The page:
Pakistan Electronic Media Regulatory Authority (Pemra) closed down transmission of Bol News and Bol Entertainment after revoking the licences of the channel, the Dawn newspaper reported. The media authority said that the matter had been pending before the Sindh High Court until last year.
According to Dawn, Pemra said the SHC also wrapped the case in 2021. The channel was informed that it could not be allowed to operate until the Ministry of Interior issued a security clearance, the report added.
“Hence, the Pemra reviewed all records, court orders, and notices from the interior ministry and subsequently decided to revoke licences issued to Labbaik (Pvt) Ltd (Bol News and Bol Entertainment) with immediate effect,” the order read.
Pak media watchdog said that the licence of Bol Entertainment expired in December last year and the company did not approach Pemra for its renewal.
This is the second such case in recent months that has invited criticism from Pakistan Tehreek-e-Insaf (PTI). Earlier, ARY News was also barred. But later the ban was revoked after severe backlash from all quarters of society.
Former Pakistan Prime Minister Imran Khan, who is embroiled in the political slugfest with the coalition government said Shehbaz Sharif’s government has taken media censorship to fascistic levels.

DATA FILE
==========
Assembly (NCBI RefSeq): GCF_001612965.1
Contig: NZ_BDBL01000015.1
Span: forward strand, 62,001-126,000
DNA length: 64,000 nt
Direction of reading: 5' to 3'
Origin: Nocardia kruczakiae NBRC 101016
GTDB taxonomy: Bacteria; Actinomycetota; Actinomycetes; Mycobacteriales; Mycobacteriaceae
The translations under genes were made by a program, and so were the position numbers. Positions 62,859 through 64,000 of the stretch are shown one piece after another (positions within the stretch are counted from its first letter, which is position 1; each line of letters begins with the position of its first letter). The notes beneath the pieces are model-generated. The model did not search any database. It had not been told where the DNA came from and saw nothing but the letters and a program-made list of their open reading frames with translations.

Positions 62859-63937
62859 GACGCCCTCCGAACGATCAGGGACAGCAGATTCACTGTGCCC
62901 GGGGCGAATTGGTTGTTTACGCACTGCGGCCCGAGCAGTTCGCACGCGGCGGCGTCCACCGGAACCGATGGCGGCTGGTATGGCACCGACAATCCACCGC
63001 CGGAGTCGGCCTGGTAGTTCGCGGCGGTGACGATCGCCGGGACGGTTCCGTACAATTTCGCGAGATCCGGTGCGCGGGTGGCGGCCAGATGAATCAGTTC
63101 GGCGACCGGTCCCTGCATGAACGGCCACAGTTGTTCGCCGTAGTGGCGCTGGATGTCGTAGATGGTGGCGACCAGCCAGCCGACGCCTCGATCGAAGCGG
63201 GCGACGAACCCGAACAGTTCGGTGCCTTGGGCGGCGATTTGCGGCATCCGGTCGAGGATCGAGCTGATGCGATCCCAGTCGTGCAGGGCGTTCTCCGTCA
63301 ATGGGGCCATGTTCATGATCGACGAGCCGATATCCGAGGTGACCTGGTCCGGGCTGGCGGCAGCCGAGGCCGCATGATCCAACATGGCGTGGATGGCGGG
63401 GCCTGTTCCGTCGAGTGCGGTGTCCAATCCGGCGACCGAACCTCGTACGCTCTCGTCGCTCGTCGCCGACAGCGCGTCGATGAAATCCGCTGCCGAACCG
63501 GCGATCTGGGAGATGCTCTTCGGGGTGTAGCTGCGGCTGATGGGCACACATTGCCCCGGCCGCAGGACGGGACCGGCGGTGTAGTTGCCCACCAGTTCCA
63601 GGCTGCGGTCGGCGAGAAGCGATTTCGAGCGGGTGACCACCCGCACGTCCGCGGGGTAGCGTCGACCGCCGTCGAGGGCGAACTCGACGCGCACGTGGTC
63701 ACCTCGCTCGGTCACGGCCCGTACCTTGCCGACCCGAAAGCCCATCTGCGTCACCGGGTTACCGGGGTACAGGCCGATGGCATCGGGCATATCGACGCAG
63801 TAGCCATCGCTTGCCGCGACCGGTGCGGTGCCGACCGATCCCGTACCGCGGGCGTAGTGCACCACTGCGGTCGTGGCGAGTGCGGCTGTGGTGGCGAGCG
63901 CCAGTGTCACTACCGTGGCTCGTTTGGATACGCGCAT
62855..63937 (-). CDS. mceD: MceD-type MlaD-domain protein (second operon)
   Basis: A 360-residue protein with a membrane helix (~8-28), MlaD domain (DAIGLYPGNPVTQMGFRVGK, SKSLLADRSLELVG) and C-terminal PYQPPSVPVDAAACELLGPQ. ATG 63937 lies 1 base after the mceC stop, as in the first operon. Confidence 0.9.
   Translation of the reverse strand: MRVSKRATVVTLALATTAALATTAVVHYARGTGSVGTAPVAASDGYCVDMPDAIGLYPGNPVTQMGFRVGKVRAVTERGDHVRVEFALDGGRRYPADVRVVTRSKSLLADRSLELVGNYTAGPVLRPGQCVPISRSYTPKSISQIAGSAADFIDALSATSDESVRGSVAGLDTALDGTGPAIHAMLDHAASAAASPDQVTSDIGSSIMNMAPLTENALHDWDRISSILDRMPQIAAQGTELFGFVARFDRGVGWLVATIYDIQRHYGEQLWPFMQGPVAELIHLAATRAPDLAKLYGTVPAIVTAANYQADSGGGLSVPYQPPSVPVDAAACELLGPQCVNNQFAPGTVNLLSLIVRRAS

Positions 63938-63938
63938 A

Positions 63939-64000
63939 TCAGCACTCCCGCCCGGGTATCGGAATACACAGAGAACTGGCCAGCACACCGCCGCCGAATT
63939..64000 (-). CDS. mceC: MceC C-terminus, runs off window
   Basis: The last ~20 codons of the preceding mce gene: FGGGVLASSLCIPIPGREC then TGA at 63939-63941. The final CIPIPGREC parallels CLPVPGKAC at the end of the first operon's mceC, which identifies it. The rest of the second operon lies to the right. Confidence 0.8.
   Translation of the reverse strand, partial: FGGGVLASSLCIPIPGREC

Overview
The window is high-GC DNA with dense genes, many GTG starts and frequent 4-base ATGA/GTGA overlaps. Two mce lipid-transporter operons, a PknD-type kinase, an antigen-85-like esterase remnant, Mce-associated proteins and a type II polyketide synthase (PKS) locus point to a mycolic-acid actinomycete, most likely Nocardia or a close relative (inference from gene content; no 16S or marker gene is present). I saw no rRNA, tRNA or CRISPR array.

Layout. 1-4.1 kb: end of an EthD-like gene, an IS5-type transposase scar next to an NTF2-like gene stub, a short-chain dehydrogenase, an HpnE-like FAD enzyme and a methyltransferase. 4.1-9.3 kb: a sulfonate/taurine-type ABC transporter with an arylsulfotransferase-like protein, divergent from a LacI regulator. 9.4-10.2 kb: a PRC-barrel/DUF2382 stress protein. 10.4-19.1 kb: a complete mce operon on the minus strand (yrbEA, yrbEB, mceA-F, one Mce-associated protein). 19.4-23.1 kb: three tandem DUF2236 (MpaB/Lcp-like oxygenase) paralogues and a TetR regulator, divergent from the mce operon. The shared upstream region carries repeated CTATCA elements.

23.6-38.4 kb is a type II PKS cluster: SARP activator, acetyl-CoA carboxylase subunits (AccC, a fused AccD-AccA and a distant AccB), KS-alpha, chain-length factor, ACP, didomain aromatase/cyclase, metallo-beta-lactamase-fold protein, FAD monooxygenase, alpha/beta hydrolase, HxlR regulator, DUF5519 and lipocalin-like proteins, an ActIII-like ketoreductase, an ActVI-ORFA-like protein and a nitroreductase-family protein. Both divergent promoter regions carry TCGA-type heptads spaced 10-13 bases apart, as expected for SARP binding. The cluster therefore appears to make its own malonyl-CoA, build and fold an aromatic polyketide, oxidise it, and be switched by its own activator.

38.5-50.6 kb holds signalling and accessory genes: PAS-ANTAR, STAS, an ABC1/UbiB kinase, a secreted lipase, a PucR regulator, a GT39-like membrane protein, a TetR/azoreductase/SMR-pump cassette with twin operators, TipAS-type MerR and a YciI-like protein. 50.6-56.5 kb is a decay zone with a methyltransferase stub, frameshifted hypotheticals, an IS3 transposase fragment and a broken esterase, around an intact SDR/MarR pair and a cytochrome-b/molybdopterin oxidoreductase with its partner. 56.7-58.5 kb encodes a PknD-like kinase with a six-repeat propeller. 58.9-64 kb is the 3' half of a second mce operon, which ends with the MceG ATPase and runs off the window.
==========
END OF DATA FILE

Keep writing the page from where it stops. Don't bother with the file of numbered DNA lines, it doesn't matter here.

“Imported govt has taken media and journalists’ censorship and persecution to fascistic levels. Now Bol has been suspended simply because it gave us coverage. Message to all media houses is to blackout the largest & most popular national pol party from mainstream media. Unacceptable,” Khan tweeted.
Pakistan is one of the world’s deadliest countries for journalists, according to Paris-based Reporters Without Borders (RSF).
Any journalist who crosses the red lines dictated by Inter-Services Public Relations (ISPR) – an intelligence agency offshoot – is liable to be the target of in-depth surveillance that could lead to abduction and detention for varying lengths of time in the state’s prisons or less official jails.
The Inter-Services Intelligence (ISI), Pakistan’s leading military intelligence agency, is prepared to silence any critic once and for all, according to the media watchdog.
Under the guise of protecting journalism, Pakistani law is used to censor any criticism of the government and the armed forces. The Pakistan Electronic Media Regulatory Authority (PEMRA), created in 2002, is concerned less with regulating the media sector than with regulating the content it publishes.
As a result of these ambiguously worded laws, journalists who cross the implicit lines dictated by the authorities are exposed to heavy administrative and criminal penalties – up to three years in prison for “sedition”, for example